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Displaying items by tag: export ban

German public broadcaster Westdeutscher Rundfunk (WDR), which controversially put some of its art collection up for sale to pay off debts, has been banned from exporting two paintings by Ernst Ludwig Kirchner and Max Beckmann.

A spokesperson for North-Rhine Westphalia's culture minister Ute Schäfer confirmed that the state filed a request to add the works to the list of nationally important cultural goods, Rheinische Post reported.

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The very first eyewitness representation of Niagara Falls, a 1762 topographical watercolor by Thomas Davies, is at risk of being exported from the UK unless a buyer can be found to match the £151,800 asking price.

In order to provide a last chance to keep it in the UK, Culture Minister Ed Vaizey has placed a temporary export bar on the watercolor by Captain Thomas Davies, An East View of the Great Cataract of Niagara.

The topographical watercolor of Niagara Falls by Captain Thomas Davies provides the very first accurate portrait of this iconic landscape, which has become one of the most recognizable views in the world. It was also the earliest inclusion of Niagara’s ever-present rainbow.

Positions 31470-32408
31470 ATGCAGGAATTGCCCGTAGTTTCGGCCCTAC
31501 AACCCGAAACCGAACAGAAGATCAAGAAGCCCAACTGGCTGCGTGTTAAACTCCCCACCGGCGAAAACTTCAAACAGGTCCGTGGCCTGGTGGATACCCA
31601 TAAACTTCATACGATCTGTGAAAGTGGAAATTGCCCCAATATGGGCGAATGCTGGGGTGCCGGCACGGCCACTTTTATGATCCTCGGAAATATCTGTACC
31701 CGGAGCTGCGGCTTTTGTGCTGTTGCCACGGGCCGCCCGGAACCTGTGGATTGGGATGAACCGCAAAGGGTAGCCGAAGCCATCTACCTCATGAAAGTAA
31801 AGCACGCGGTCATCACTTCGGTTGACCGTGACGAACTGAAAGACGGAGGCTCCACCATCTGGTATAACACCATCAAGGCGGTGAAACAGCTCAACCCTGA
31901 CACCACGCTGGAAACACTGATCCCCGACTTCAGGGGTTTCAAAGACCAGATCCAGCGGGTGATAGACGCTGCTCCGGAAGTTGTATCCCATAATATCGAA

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A Picasso worth over $37 million that was seized from a yacht off the French island of Corsica has been transferred to a Madrid museum.

The painting, which was subject to a Spanish export ban, had been seized by French customs at the end of July.

On Tuesday, a team of Spanish police experts in national heritage flew to Corsica to retrieve the painting, and escorted it to the Reina Sofia Museum, which houses Pablo Picasso's large anti-war masterpiece Guernica, a police statement said.

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French custom officials in the island of Corsica have seized a 24 million-euro ($27.4 million) masterpiece by Pablo Picasso that was banned from leaving Spain where it is considered a national treasure.

Corsican authorities say in a statement Tuesday they were tipped off about an attempted smuggling of the prized 1906 painting, "Head of a Young Woman," to Switzerland.